A Quick Guide to Electricity in Tonga(c) tongapocketguide.com
A Quick Guide to Electricity in Tonga

A Quick Guide to Electricity in Tonga

(c) tongapocketguide.com

About the Electricity in Tonga

Out of the list of things to check before going to a new country, electricity and what power adapter to use is an essential one! Will you be able to charge your phone in Tonga? Can you safely charge devices off the mains power in Tonga?

What most travellers need to know is that Tonga uses an electrical current is 240 volts 50Hz and accepts type 1 plugs. For more information on electricity in Tonga, check out the quick guide below!

For more electrical goodies to pack for Tonga, see 10 Must-Have Gadgets to Pack for Tonga, as well as 10 Must-Have Kids Gadgets for a Trip to Tonga.

A Quick Guide to Electricity in Tonga(c) tongapocketguide.com

What is the Voltage and Frequency in Tonga?

The electrical current in Tonga is 240 volts with 50 cycles per second. So the main information you will need to know for using your own appliances in Tonga is that the electricity in Tonga runs on 240 volts 50Hz.

You will be able to use your electrical appliances in Tonga if the voltage where your electrical items were manufactured is a country using 220-240 volts. These countries include the UK, Europe, Australia and most of Asia and Africa.

If you are from a country that has a different electrical range, such as 100-127 volts, and therefore your electrical items are manufactured to run on that system, you will need to get a converter or a transformer for using your appliances in Tonga. A voltage converter is a feature of many travel adapters, so be sure to look out for this specification if you need it. Countries in this category include most countries in North and South America.

A Quick Guide to Electricity in Tonga(c) tongapocketguide.com

What Power Plug Adapter Do You Need for Tonga?

The power plugs and sockets in Tonga are of type 1. This is a three-pronged plug with one vertical prong and two slanting prongs. Some electrical appliances plugging into a type 1 sock only have two slanting prongs.

The type 1 power plug/socket is the type of power plus found in the following locations:

  • American Samoa
  • Argentina
  • Australia
  • China
  • Cook Islands
  • Fiji
  • Kiribati
  • Nauru
  • New Zealand
  • Papua New Guinea
  • Saint Vincent and the Grenadines
  • Samoa
  • Solomon Islands
  • Tajikistan
  • Timor-Leste
  • Tonga
  • Tuvalu
  • Uruguay
  • Uzbekistan
  • Vanuatu

If you have been to any of the above countries before, chances are that you still have the travel adapter that will work in Tonga! Be sure to check your “spare things” drawer!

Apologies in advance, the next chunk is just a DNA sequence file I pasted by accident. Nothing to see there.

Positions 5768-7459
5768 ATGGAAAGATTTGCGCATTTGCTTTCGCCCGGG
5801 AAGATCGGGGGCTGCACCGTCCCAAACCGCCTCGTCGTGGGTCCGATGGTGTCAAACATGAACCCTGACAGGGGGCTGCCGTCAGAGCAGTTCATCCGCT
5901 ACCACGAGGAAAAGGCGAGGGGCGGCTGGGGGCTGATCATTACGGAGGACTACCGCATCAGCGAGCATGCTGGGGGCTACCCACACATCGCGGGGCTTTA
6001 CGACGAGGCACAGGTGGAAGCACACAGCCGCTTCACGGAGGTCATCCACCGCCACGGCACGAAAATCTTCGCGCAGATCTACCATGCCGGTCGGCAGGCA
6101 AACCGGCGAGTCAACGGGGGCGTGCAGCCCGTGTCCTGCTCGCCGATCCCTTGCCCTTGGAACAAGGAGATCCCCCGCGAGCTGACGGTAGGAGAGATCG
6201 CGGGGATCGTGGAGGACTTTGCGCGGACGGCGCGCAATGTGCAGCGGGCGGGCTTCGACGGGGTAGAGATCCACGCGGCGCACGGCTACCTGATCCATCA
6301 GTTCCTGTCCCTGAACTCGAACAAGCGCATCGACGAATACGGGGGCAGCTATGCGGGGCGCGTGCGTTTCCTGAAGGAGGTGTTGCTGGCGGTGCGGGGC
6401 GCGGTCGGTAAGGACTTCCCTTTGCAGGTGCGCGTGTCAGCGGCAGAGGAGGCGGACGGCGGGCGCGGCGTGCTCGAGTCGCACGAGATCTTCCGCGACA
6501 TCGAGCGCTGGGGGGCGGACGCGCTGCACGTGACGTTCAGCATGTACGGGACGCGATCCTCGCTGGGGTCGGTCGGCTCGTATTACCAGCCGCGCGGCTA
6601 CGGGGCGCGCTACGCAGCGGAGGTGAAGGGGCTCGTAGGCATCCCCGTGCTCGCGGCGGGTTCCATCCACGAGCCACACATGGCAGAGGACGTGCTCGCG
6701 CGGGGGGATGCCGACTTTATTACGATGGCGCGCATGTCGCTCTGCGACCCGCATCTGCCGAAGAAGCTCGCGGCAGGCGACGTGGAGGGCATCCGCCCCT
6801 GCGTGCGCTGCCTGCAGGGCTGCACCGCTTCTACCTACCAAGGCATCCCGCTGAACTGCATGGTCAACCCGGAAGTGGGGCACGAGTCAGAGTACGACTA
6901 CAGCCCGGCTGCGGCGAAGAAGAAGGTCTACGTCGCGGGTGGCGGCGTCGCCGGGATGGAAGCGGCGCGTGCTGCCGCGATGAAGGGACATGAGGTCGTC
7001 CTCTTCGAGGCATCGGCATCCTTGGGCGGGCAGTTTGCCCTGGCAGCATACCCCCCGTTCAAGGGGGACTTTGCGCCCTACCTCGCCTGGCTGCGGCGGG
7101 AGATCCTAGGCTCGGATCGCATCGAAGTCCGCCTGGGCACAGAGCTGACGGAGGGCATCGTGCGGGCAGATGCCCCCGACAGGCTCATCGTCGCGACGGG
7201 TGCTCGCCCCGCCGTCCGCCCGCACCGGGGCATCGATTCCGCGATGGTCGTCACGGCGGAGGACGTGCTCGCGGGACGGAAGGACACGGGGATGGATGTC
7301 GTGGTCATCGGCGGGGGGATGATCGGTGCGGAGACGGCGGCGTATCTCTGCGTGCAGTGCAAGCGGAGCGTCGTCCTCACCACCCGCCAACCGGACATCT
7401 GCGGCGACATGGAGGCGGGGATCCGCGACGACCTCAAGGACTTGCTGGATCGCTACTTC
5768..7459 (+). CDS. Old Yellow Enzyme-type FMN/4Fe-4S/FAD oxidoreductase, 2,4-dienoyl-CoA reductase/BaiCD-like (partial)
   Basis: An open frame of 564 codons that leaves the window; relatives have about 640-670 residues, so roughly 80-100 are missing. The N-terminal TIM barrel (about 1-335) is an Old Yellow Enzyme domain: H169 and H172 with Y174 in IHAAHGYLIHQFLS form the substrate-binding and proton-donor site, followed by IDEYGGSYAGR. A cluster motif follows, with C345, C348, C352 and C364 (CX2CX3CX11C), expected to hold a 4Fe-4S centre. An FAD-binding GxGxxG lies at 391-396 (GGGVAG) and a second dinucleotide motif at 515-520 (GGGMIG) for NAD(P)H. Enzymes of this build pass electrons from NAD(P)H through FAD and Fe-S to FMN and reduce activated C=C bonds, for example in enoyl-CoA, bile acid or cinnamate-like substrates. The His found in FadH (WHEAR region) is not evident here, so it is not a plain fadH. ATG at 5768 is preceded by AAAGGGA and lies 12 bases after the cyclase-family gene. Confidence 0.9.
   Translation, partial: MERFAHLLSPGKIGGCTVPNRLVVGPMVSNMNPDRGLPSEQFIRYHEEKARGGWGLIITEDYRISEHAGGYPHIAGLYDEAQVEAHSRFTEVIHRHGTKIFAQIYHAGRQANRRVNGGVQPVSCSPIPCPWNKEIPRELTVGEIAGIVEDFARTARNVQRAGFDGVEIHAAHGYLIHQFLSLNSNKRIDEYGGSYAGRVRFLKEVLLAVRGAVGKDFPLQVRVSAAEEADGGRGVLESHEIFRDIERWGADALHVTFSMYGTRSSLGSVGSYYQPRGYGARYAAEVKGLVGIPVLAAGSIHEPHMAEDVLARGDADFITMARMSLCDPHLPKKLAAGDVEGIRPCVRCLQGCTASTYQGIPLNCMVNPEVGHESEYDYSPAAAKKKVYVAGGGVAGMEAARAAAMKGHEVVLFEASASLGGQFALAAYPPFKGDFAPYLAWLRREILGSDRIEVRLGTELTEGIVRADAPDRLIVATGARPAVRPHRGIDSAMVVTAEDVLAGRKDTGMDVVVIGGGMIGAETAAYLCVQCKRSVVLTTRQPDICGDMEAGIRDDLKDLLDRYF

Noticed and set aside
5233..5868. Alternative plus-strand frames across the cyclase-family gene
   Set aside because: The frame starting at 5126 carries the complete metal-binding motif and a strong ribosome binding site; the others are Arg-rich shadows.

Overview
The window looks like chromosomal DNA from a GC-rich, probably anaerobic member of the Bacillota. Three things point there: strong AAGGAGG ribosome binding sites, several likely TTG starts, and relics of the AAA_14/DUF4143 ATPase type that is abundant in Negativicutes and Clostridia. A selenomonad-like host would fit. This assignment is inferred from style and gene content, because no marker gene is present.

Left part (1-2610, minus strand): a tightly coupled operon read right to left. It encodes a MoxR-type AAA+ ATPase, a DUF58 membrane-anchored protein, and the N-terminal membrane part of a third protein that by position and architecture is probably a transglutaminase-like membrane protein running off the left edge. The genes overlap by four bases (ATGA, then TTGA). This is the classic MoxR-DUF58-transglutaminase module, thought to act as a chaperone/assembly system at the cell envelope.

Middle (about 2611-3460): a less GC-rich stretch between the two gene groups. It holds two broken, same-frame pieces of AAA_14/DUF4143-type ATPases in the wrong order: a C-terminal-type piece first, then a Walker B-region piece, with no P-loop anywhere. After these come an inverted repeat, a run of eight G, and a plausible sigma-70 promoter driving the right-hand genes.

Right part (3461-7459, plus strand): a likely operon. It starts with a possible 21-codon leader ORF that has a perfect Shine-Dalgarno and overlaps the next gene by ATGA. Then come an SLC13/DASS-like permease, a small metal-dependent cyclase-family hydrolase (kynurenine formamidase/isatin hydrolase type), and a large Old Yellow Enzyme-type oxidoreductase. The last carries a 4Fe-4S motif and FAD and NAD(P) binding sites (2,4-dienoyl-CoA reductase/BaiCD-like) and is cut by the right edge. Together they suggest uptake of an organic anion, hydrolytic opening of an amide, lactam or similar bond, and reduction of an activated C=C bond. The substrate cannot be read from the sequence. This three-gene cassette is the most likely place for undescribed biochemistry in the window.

Note that USB plug sockets are rarely found in Tonga, so it’s best to rely on the type 1 plug socket for connecting your electrical devices to the mains power.

A Quick Guide to Electricity in Tonga(c) tongapocketguide.com

Does Tonga Experience Power Cuts?

Tonga experiences planned and unplanned power cuts. Power cuts on Tongatapu are rarer than on some other islands like Vava’u, Ha’apai and ‘Eua. Planned power cuts by Tonga’s sole public power administrator, Tonga Power, usually last around seven hours throughout the day, while unplanned power cuts are often resolved quickly.

Some more remote accommodations in Tonga use their own power generators, which may cut out more frequently than what’s connected to the national grid.

The most common time for power cuts to occur is during the wet season where tropical storms are more frequent and can cause damage to power lines, power stations, etc. The wet season in Tonga runs from December to April. Check out What is the Weather Like in Tonga? for more information on Tonga’s climate.

For more advice on essentials to pack, see the 10 Essentials to Pack for Tonga.

More About Electricity in Tonga

That’s it for the guide to electricity in Tonga. Now head over to The Complete Travel Guide to Tonga or get even more advice in our 31 Tips for Travelling in Tonga.


Robin C.

This article was reviewed and published by Robin, the co-founder of Tonga Pocket Guide. He has lived, worked and travelled across 16 different countries before settling in the South Pacific, so he knows a thing or two about planning the perfect trip in this corner of the world. Robin works and consults regularly with the Ministry of Tourism of Tonga. Robin is also the co-founder of several other South Pacific travel guides and is a regular host of webinars with the South Pacific Tourism Organisation.

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